Monday, October 5, 2020

Our Religious Duty

Caring for creation as the macro Temple

October 4, 2020

            We have now crossed the mid-way point in our Sunday sermon series to prepare for the presidential election. Today we explore the environment, that is, the world we live in, or as Pope Francis like to call it, “our common home.” We have already addressed four topics: (1) abortion and prolife, (2) racism, (3) marriage and the LGBTQ community, and (4) immigration. If you missed the previous homilies, you can either read the text or listen to the audio on the I.C. Church website. They are under the slightly misleading title, “Fr. John’s Voting Guide.” Of course, I do not tell you whom to vote for, but only help you to think more seriously about these subjects from a spiritual perspective.

Recently, I have been reading a book called The Catholic Introduction to the Bible: Old Testament written by John Bergsma and Brant Pitre. That is a long title, so I prefer the acronym the “CITBOT.” In explaining the creation story of Genesis 1, Bergsma and Pitre suggest that Genesis’ primary purpose is not to answer scientific questions, like how old the earth is, or are evolution and creation compatible, etc. Rather, the ancient author deliberately describes the cosmos as a “macro temple.” What does that mean?

Imagine the church building you are sitting in right now as if it were the size of the whole universe and included the cosmos. Or, put the other way around, imagine the church you are in as a micro cosmos (a microcosm), as if the whole universe could fit inside this church. The CITBOT insist: “It becomes apparent that the sacred author has composed an elegantly balanced temple-building account that points to the liturgical orientation of creation” (CITBOT, 96). In other words, Genesis envisions the creation of the world as the construction of a massive macro temple, as God’s house. Remember when Jesus ran the money-changers out of Jerusalem Temple and said: “You shall not make my Father’s house a house of trade” (Jn. 2:16)? Jesus knows that the whole cosmos is God’s house, but so is the Temple. The two terms are virtually interchangeable. The cosmos is the “macro temple,” the Temple is the “micro cosmos.”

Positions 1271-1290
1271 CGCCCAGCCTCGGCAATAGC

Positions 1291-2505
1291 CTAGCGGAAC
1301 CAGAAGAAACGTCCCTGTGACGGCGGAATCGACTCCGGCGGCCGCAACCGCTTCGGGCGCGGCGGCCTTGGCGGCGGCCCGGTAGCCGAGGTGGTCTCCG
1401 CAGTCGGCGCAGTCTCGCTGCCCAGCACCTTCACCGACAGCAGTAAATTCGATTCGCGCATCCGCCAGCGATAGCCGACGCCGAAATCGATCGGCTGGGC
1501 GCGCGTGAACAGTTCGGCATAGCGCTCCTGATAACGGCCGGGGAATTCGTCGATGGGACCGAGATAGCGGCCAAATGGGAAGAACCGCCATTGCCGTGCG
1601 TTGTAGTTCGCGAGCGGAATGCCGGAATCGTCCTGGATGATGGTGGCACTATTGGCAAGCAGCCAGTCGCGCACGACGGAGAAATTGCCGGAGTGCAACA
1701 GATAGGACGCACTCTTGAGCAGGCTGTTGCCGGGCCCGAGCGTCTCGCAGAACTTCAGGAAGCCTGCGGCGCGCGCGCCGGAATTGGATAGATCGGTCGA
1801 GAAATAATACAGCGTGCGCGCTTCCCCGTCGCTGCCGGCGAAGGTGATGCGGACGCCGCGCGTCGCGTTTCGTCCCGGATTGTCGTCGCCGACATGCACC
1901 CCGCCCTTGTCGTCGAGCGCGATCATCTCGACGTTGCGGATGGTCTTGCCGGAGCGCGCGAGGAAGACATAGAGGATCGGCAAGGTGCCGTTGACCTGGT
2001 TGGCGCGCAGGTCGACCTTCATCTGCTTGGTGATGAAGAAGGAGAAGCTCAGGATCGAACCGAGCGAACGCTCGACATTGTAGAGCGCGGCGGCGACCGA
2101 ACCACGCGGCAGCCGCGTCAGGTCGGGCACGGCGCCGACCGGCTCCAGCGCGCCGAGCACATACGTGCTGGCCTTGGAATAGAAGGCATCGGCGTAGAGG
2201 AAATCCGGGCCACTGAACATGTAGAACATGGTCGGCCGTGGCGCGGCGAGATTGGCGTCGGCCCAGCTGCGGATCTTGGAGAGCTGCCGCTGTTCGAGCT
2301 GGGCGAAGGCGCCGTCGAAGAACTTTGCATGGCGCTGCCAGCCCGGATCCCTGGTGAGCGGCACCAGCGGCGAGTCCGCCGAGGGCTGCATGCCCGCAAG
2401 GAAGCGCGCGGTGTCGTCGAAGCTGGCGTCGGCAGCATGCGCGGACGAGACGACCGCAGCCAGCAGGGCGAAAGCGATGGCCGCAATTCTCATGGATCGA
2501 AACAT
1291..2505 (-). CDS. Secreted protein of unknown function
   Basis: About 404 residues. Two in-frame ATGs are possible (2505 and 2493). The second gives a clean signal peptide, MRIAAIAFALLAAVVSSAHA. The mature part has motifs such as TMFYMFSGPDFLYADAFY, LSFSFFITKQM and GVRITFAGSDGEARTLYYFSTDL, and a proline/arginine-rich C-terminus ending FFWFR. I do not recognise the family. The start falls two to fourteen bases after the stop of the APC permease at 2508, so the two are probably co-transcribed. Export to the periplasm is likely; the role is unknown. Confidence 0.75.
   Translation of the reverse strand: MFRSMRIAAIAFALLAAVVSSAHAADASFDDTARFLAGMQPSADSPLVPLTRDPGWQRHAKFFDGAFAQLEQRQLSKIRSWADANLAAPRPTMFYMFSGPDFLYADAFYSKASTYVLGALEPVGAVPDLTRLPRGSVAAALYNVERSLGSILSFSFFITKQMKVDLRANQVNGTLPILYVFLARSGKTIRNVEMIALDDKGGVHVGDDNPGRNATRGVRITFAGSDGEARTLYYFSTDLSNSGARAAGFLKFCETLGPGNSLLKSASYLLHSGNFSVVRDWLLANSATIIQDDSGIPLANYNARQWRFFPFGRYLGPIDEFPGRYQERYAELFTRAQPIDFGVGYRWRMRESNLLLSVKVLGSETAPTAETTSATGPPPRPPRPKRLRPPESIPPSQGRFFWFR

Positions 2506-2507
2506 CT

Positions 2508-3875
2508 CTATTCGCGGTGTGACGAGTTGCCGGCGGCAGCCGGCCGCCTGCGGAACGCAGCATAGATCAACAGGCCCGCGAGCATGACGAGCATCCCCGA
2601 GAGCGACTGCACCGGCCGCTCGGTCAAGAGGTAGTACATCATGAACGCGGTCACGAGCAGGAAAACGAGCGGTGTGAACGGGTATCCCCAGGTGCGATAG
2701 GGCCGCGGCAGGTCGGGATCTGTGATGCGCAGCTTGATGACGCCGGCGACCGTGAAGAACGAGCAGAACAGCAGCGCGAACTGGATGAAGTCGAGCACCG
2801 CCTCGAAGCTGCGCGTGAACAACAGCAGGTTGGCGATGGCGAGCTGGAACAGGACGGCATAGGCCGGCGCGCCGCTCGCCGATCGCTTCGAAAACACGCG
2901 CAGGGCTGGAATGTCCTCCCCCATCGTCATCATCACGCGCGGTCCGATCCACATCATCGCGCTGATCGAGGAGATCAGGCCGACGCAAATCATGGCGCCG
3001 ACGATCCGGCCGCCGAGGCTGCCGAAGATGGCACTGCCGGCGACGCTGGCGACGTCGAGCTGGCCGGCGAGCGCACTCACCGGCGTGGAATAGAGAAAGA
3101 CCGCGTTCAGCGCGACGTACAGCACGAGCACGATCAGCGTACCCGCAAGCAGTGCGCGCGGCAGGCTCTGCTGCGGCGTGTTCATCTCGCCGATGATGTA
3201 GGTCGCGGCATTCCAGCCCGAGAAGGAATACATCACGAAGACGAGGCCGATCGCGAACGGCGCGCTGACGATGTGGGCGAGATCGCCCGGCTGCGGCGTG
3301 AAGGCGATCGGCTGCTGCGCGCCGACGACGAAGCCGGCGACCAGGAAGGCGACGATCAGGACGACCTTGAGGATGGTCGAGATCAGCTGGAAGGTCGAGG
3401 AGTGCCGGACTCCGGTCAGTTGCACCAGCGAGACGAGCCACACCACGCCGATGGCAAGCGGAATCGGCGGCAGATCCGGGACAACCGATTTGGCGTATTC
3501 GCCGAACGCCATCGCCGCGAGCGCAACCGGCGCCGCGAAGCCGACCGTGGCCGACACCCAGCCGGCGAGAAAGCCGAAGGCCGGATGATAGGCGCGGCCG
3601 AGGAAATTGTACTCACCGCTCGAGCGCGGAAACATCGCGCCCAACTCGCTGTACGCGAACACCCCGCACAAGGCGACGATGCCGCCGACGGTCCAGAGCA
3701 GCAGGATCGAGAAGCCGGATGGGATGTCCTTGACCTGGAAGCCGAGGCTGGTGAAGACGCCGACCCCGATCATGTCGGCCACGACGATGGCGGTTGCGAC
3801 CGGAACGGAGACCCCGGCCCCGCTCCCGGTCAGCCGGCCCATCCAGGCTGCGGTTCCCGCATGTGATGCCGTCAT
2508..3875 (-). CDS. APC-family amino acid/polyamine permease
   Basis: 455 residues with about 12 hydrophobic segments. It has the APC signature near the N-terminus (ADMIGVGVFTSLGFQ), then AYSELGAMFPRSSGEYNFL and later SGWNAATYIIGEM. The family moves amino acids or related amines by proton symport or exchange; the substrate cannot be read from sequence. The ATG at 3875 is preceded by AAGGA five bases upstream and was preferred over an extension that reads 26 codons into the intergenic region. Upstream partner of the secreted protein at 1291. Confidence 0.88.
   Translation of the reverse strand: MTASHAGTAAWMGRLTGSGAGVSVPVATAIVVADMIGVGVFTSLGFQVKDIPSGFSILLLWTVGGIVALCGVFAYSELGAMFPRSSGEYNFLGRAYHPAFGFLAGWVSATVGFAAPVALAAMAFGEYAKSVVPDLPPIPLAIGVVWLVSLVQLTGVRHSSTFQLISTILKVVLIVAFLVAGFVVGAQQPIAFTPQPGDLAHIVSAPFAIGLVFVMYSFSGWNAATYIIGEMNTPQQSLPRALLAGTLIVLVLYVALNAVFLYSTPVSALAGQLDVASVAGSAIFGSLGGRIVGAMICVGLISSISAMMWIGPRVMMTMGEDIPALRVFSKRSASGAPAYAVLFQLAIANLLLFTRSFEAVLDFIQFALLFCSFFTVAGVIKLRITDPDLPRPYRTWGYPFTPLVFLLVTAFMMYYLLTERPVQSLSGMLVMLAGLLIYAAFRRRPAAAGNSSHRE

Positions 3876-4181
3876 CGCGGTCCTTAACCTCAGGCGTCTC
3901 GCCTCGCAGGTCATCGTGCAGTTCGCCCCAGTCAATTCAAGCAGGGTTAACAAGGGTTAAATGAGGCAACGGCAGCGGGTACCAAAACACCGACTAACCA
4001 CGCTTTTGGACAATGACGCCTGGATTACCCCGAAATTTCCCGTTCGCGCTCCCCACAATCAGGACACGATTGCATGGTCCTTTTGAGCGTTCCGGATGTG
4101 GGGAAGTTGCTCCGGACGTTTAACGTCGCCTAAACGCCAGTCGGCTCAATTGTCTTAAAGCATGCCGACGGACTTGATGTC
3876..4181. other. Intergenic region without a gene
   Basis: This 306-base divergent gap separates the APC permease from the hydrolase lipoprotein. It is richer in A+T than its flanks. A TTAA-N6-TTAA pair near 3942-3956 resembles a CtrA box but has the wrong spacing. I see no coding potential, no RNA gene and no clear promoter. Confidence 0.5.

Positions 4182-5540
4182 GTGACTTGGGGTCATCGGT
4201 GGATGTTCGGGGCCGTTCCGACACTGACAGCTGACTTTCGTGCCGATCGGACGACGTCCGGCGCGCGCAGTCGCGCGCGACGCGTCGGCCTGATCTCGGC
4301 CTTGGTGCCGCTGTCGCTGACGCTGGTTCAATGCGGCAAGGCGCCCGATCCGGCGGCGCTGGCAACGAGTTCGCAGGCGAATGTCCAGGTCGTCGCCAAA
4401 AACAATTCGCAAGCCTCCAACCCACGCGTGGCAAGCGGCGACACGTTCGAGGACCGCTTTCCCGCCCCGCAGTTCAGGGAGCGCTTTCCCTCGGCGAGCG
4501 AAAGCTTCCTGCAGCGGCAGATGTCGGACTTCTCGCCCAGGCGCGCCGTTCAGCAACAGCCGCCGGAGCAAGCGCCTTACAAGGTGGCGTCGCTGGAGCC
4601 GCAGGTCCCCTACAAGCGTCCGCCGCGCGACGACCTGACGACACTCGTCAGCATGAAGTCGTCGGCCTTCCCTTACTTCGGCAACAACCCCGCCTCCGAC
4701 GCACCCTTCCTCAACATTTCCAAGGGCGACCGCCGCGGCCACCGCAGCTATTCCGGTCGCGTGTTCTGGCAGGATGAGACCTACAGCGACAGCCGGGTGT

Genesis’ description of the universe as a “macro temple” carries a crucial consequence for human beings, namely, people are created as “priests” of the temple. Bergsma and Pitre assert: “Genesis is also depicting Adam as a priestly figure, commissioned to serve in Eden, the primordial garden-sanctuary” (CITBOT, 103). Did you catch that? Adam and Eve are “priestly figures.” So, if the cosmos is a temple, and people are the priests, then what do you think our job is as priestly figures? Our job is to care for the temple and ultimately to worship God in the Temple. The CITBOT concludes the creation story saying: “All things culminate on the seventh day, the Sabbath: the day of divine rest, the fundamental day of worship in Israel’s later liturgical calendar” (CITBOT, 98). In other words, the main message of Genesis is threefold: (1) the cosmos is a church, (2) the people are the priests, and (3) our work is to worship.

What does all this have to do with the environment? Well, I am convinced that the best way to understand how human beings interact with the environment is as priests taking care of a temple. No one would dispute that part of my job as pastor of Immaculate Conception Church and Our Lady of the Ozarks is to ensure the beauty of these magnificent churches. It is also my task to turn it over to the next pastor in better shape than I found it. That is why the U.S. bishops, in their document “Forming Consciences for Faithful Citizenship,” wrote: “Protecting the land, water, and air we share is a religious duty of stewardship and reflects our responsibility to born and unborn children” (“Forming Consciences,” no. 86). Notice how they describe care of the earth as a “religious duty.” Why do we care for the environment? Because according to Genesis God created human beings as “priestly figures” who have a religious duty to care for the temple, the cosmos God constructed in Genesis.